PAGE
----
Jan 28, 2011

Friday Free for All

Free stuff first:
A rose by any other name may be an American Beauty, or a Double Delight, or...
Having problems coming up with names for your characters? Here are three name generators available on the web that you can use or just have fun making up names:
A writer died and was given the option of going to heaven or hell.
He decided to check out each place first. As the writer descended into the fiery pits, he saw row upon row of writers chained to their desks in a steaming sweatshop. As they worked, they were repeatedly whipped with thorny lashes.
"Oh my," said the writer. "Let me see heaven now."
A few moments later, as he ascended into heaven, he saw rows of writers, chained to their desks in a steaming sweatshop. As they worked, they:, too, were whipped with thorny lashes.
"Wait a minute," said the writer. "This is just as bad as hell!"
"Oh no, it's not," replied an unseen voice. "Here, your work gets published."
Reading - Two Penny's for your thoughts:
The Cruelest Month by Louise Penny has a great opening sentence:
Kneeling in the fragrant grass of the village green Clara Morrow carefully hid the Easter egg and thought about raising the dead, which she planned to do right after supper.
Mix this with a little Haunting of Hill House and you have an excellent mystery written by the 2010 winner of the Anthony for Best Novel.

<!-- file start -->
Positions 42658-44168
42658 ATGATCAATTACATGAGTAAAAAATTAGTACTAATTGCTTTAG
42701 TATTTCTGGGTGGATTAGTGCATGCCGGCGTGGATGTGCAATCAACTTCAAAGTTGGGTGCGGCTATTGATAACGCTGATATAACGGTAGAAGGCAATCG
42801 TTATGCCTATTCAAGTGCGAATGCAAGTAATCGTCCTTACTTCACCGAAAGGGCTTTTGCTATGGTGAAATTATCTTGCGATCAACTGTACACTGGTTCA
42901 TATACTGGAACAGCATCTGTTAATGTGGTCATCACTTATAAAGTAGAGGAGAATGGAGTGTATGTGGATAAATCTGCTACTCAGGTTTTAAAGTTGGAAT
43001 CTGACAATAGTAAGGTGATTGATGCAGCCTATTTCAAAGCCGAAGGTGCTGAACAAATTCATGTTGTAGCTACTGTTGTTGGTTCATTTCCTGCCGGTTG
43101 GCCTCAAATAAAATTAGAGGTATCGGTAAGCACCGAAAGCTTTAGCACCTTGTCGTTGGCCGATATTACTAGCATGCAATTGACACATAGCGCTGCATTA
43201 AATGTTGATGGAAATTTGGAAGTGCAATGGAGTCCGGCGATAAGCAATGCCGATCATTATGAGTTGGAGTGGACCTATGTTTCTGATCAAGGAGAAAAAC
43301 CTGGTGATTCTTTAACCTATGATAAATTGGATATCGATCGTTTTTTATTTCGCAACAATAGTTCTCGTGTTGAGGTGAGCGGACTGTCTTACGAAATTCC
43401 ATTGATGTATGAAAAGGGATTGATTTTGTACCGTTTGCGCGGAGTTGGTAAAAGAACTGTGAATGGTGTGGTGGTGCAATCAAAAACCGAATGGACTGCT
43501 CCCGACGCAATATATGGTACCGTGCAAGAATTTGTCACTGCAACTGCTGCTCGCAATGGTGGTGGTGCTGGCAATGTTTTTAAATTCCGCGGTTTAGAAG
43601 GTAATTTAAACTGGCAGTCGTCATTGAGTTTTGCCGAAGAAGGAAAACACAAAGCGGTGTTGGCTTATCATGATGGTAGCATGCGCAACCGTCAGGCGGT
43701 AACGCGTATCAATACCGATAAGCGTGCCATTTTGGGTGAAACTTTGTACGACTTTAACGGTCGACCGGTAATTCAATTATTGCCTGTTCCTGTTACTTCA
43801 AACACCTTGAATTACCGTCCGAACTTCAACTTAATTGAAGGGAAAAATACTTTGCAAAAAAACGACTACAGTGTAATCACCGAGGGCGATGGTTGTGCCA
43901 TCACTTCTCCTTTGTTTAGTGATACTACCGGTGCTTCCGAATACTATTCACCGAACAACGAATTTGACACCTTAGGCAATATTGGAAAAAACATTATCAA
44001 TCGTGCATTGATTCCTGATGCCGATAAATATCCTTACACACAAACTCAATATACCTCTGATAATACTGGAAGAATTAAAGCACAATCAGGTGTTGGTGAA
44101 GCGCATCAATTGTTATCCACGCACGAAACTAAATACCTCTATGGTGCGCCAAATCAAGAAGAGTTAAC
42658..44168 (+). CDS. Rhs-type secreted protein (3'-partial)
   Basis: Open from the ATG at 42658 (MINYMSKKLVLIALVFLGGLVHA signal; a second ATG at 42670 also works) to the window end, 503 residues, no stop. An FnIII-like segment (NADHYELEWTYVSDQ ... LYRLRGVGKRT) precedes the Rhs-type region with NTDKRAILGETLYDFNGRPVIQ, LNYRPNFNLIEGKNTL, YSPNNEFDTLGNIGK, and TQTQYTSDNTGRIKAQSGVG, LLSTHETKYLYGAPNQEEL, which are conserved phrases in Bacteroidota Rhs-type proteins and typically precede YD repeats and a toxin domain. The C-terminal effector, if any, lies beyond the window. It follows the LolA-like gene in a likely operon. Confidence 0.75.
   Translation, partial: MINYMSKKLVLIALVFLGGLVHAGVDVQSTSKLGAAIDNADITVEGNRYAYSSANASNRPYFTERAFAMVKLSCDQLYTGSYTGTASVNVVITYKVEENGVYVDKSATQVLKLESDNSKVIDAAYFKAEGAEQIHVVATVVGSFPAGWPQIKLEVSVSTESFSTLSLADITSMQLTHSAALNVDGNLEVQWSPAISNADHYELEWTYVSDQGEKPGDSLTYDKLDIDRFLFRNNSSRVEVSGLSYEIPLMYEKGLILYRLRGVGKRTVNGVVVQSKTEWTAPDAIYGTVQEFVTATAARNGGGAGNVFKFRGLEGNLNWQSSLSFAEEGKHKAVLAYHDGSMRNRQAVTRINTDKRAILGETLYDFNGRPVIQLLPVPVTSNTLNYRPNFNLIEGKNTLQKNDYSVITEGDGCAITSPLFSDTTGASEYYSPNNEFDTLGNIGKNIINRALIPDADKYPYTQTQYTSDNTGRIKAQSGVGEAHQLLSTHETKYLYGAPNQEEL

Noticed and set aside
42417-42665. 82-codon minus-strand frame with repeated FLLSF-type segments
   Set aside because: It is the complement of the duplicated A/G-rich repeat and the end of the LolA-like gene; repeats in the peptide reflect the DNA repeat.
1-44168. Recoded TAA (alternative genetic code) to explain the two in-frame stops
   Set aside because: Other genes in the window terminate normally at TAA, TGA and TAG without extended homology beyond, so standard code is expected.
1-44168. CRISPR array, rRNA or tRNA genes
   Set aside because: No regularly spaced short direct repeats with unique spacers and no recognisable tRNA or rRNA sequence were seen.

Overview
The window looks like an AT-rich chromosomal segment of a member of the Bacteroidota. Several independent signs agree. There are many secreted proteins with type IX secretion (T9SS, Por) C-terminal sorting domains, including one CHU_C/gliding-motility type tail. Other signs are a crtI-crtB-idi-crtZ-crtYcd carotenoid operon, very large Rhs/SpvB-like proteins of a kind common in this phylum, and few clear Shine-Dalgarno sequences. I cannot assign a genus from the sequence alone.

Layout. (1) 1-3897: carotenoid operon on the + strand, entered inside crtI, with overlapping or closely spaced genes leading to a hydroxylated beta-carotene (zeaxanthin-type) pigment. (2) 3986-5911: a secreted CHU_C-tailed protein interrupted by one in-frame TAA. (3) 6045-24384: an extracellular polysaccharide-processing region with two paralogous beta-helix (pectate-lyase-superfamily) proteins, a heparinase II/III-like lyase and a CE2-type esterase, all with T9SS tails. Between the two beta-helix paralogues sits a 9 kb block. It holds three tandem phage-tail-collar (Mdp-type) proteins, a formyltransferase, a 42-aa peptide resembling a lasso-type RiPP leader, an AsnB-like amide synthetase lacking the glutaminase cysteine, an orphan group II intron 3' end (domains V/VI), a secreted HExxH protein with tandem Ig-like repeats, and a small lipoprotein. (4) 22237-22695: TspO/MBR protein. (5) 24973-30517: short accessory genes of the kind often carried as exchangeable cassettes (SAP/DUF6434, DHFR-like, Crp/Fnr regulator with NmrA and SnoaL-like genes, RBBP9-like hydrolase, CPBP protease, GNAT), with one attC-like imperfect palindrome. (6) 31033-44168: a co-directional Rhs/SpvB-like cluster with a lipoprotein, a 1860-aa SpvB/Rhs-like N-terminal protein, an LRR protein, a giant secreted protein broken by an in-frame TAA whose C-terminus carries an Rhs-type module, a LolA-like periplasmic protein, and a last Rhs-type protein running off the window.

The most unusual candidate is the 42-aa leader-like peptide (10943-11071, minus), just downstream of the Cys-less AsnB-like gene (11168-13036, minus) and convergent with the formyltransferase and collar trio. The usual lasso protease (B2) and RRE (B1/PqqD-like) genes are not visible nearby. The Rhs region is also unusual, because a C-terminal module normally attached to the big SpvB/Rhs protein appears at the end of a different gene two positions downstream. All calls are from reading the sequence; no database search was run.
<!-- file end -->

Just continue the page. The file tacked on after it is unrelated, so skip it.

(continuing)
The Tenderness of Wolves by Stef Penney also sets the tone in the opening sentence:
The last time I saw Laurent Jammet, he was in Scott's store with a dead wolf over his shoulder.
She won the 2006 Costa (Whitebread) Book of the Year for this first novel.  She does a good job of mixing history, the far north and native american culture around a murder mystery.  Good stuff.
More for the writer's bookshelf; The Writer's Journey by Christopher Vogler.  If you've read Joseph Campbell's The Hero with a Thousand Faces, this will be a very familiar approach to story telling.  If you haven't read Campbell's book yet, read Vogler's first.  He is a consultant to filmmakers and has 'fixed' several scripts that have gone on to be blockbusters.  His book has to do with story though, not medium. This is a must have for the bookshelf.